The car rocked as a bunch of them got in. A pretty little blonde girl, all of five-foot three and about fifteen years old by the look of her sat in the passenger side.

“Money up front. Somebody already tried to rob me once tonight.”

“Aw, you poor man.” The girl stared at him with big, shiny dark eyes. “You must have been so scared…”

“What? No, I beat him up and threw him out.” They all laughed and giggled and there was a whole lot of young faces staring at him in the mirror.

Richie resolved to shut up for a while and just drive.


“Please, ladies, please don’t give me no trouble.” Richie groaned as the third one in a row giggled and tried to show him her tits. “Aw, come on!”

“You’re a nasty old man.” Her name was Sandy.

They were all yelling their names and phone numbers at him and he was pretty sure one was stripping in the back seat.

“Cops!” He yelled and someone screeched.

The car heaved as they all shifted around back there.

“Yeah, I’m a nasty old man, all right. But I just don’t have time. Besides, I got a wife and three kids.”

“There’s no cops! Have a drink, mister.” A breathy voice came right up close in his ear.

Two or three cans of beer fell out of her massive purse, he could hear them clanking around in the back. There were more laughs and giggles, and the smell in the car had to be experienced to be believed…all of that perfume, and makeup, and hair spray, and underarm stuff…five of them, for crying out loud. Cans of beer landed on the seat beside him.

“Oh, Lord, where is this party? Maybe I will go in.” Every so often he giggled, aware that he sounded kind of stoned.

It seemed to take ages, as all of them were already drunk, but finally they navigated their way into a massive subdivision, all curving streets, cul-de-sacs, and crescents without end. By the time they all got out, it seemed like a lifetime. The actual trip wasn’t that far. Richie had a handful of fives, tens, coins, little slips of paper…a piece of tinfoil with something in it, hopefully not gum. He looked up, stunned, to see a bare ass right in front of his face. It was right inside the car window.

“Thank you.” Richie made a quick lunge, kissed her left buttock and then took a sharp little nip.

“Oh!” She went spinning away. “You bastard!”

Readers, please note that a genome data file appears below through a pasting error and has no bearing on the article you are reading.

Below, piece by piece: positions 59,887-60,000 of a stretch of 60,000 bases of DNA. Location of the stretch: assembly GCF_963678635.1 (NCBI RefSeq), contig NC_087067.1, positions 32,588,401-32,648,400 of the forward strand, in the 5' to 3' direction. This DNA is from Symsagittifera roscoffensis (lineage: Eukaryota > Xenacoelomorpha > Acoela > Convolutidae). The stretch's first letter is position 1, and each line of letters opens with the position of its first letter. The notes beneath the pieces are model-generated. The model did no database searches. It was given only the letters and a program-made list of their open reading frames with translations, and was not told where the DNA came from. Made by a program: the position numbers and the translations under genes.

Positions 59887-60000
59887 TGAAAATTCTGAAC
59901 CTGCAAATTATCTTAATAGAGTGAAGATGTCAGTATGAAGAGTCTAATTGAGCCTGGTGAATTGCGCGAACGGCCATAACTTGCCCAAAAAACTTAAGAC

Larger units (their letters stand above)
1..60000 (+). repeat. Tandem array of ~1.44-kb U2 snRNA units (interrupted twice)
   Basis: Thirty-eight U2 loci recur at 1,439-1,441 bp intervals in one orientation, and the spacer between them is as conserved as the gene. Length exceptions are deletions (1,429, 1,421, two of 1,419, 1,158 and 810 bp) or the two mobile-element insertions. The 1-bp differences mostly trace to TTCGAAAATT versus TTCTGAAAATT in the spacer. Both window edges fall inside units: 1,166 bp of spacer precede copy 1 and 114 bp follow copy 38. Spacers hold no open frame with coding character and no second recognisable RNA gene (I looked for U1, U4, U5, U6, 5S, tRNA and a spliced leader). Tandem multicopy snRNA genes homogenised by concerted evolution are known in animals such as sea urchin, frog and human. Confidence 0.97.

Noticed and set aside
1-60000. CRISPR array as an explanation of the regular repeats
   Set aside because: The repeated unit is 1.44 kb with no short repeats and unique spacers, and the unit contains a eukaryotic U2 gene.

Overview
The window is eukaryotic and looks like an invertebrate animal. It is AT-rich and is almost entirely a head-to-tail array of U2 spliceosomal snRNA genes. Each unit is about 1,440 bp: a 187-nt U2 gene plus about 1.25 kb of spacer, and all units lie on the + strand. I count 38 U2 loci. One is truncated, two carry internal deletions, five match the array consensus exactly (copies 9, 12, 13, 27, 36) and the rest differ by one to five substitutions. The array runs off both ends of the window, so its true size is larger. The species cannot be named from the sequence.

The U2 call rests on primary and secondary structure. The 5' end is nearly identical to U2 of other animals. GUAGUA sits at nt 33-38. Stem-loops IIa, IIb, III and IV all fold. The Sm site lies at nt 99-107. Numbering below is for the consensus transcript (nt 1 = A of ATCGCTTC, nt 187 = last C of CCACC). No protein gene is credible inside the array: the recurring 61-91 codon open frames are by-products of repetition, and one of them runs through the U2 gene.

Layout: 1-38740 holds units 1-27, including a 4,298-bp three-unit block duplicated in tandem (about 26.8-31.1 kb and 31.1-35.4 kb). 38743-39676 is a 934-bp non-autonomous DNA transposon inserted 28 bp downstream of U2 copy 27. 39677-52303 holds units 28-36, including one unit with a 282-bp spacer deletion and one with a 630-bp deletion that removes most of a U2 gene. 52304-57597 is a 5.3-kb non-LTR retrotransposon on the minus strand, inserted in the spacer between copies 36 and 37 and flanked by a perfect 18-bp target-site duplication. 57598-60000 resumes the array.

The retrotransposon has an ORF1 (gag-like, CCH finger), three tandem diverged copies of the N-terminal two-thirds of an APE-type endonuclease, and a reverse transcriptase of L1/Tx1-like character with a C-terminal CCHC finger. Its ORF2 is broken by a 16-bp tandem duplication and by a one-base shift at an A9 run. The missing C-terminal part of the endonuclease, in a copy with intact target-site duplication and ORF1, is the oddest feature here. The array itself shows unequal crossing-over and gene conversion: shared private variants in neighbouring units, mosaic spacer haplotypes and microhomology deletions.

“Yeah!” He grinned. “Thanks for the beer. Have a good night, and don’t forget to call again.”

“Bye, sugar.” She smirked impishly in farewell, and blew him a kiss.

“Bye, Sandy.” Sirens drowned it out.

Three fire engines roared by and pulled up to a house just up the street, and a cop car was right behind them. The smell of hot and highly-illegal teenage pussy still lingered, at least in his imagination.

Richie put it in gear and got the hell out of there. No one had even noticed that he forgot to trip the meter! Maybe no one cared.


Richie couldn’t believe his luck. It was getting surreal, or perhaps he was just hyper-alert…

The next couple waved at him from a front porch as he was going by. He remembered to trip the lever. They sat in the back and hissed at each other, or endured a deadly silence, for the whole trip. That one paid exactly five dollars, and they gave him a ten-cent tip.

“Happy New Year’s.” The lady had a brilliantly insincere smile.

“Thank you.” Richie wondered what the hell was their problem?


Richie saw the scene through the brightly lit windows of the Area 51 bar.

Some guy was falling against the glass doors, which sort of burst open as he went down and through, and then there were two big beefy guys still throwing kicks and punches at him…

“What the? Jesus!”

The guy leapt to his feet and bolted straight for Richie.

Before he even had time to think, the guy, stinking of booze and big enough himself, was in the front seat beside him.